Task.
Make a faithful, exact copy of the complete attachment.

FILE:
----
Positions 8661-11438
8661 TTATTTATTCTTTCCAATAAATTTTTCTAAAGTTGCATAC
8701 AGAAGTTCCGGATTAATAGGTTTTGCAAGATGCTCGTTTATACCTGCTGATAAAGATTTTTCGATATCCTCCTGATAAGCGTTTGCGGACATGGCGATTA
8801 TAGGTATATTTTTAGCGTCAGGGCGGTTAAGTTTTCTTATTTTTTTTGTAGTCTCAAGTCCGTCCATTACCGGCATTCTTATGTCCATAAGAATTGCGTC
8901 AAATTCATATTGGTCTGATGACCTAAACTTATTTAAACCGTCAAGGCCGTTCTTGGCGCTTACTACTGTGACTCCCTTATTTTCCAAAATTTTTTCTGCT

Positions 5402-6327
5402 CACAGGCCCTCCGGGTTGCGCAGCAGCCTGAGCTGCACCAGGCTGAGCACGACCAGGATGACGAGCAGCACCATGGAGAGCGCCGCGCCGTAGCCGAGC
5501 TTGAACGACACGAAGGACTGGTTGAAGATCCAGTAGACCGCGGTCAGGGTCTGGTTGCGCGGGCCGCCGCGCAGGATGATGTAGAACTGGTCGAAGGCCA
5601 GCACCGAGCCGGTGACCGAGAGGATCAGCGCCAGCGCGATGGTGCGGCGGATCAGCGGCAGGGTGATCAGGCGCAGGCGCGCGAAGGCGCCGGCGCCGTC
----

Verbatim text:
Positions 8661-11438
8661 TTATTTATTCTTTCCAATAAATTTTTCTAAAGTTGCATAC
8701 AGAAGTTCCGGATTAATAGGTTTTGCAAGATGCTCGTTTATACCTGCTGATAAAGATTTTTCGATATCCTCCTGATAAGCGTTTGCGGACATGGCGATTA
8801 TAGGTATATTTTTAGCGTCAGGGCGGTTAAGTTTTCTTATTTTTTTTGTAGTCTCAAGTCCGTCCATTACCGGCATTCTTATGTCCATAAGAATTGCGTC
8901 AAATTCATATTGGTCTGATGACCTAAACTTATTTAAACCGTCAAGGCCGTTCTTGGCGCTTACTACTGTGACTCCCTTATTTTCCAAAATTTTTTCTGCT

Positions 5402-6327
5402 CACAGGCCCTCCGGGTTGCGCAGCAGCCTGAGCTGCACCAGGCTGAGCACGACCAGGATGACGAGCAGCACCATGGAGAGCGCCGCGCCGTAGCCGAGC
5501 TTGAACGACACGAAGGACTGGTTGAAGATCCAGTAGACCGCGGTCAGGGTCTGGTTGCGCGGGCCGCCGCGCAGGATGATGTAGAACTGGTCGAAGGCCA
5601 GCACCGAGCCGGTGACCGAGAGGATCAGCGCCAGCGCGATGGTGCGGCGGATCAGCGGCAGGGTGATCAGGCGCAGGCGCGCGAAGGCGCCGGCGCCGTC